All we had to do is work out where everything on the planet is. That’s what we’ve been doing for the last 15 years, slowly chipping away at where everything is. Now we’re working on where everything is now because that is different than where it was 30 minutes ago or yesterday. Or how it might be tomorrow. We brought that temporal element to what we do now.
FP: How did COVID impact that type of real time knowledge?
EP: Even though we aren’t traveling as much as we used to, when we do travel, we’re really concerned if places are going to be busy. Of if something about them is unexpected. We want to know that information in real time before we go to a place.
FP: How has travel changed with real time information supplied by geospatial tech?
EP: We don’t have to plan anymore. It used to be that if you were going to visit a new town, you’d print out maps, your itinerary, your hotel address, your receipts for a train ticket, and everything else. It wasn’t that long ago that you’d see people traveling with a binder full of paper that represented their trip. Now it’s all on our phone and we have the expectation that we can get access to the information we need immediately. If things change, we can replan on the fly. I remember the first time I saw my location on a map represented as a dot and I thought it was the most amazing thing. But now, we take it for granted.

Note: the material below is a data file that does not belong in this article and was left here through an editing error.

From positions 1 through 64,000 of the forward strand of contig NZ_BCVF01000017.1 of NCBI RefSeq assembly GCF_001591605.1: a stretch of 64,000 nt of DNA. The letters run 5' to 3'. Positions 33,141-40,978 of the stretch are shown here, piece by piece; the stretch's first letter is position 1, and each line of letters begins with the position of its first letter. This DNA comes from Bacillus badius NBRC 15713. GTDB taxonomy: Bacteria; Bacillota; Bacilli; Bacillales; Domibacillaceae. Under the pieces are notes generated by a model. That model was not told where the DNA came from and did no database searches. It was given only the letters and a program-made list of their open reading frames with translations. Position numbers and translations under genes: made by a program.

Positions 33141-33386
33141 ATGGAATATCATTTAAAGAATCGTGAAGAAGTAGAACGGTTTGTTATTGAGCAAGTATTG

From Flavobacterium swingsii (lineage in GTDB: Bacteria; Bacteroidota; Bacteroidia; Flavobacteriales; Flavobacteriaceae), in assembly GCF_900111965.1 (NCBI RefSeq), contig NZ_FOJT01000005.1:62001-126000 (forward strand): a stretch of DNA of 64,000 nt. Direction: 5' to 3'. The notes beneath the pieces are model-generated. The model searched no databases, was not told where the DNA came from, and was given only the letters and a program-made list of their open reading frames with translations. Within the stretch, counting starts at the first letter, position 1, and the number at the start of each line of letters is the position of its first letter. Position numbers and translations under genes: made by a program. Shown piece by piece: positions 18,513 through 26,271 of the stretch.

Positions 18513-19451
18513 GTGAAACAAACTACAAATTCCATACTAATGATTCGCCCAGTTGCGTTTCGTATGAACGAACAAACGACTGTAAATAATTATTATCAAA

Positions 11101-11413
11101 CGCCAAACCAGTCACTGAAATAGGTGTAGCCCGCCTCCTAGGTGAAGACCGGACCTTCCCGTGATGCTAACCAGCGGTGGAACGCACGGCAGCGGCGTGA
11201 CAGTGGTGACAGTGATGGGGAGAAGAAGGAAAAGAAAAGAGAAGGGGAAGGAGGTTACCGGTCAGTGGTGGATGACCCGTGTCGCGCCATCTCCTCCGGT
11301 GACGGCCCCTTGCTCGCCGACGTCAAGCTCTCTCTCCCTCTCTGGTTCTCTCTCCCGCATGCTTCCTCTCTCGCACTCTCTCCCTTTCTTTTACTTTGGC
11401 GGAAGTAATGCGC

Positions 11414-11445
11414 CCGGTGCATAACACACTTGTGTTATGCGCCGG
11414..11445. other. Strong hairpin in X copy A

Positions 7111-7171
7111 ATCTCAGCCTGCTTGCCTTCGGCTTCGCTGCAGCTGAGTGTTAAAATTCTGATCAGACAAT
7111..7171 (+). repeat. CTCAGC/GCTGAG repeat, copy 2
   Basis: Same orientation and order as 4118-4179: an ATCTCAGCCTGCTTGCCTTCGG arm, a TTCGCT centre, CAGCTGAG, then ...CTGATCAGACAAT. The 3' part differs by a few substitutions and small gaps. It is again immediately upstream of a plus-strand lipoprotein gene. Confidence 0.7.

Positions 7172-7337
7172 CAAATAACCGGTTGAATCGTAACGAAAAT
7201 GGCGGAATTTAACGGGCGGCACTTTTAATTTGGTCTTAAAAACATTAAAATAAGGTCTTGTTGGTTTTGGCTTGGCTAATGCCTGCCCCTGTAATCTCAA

FP: What can you tell us about neogeography?
EP: Neogeography represents that change. It’s no longer about defense and utilities. It’s also no longer just governmental authorities as the creators of geographical information. There are parts of the world where it’s only legal for governments to create maps. Like the internet has made us all publishers, neogeography has made us all cartographers — we can all contribute to the map. It might be information about a local neighborhood or we may ask a population to help us map parts of the planet that have never been mapped. There are parts of the world where it’s impossible to be on the map, where there is no way to represent where you are. We rolled out the plus code, which is a short combination of letters and numbers that give you an address on the planet even if there’s not a proper address system in your locality. This means you could put it on a form and share it so others could find you. With that, you can participate in society. We’ve taken it for granted in the West for a long time but it’s a gap and a philosophical problem. If you’re not on the map and there’s no way to represent where you are, do you even exist?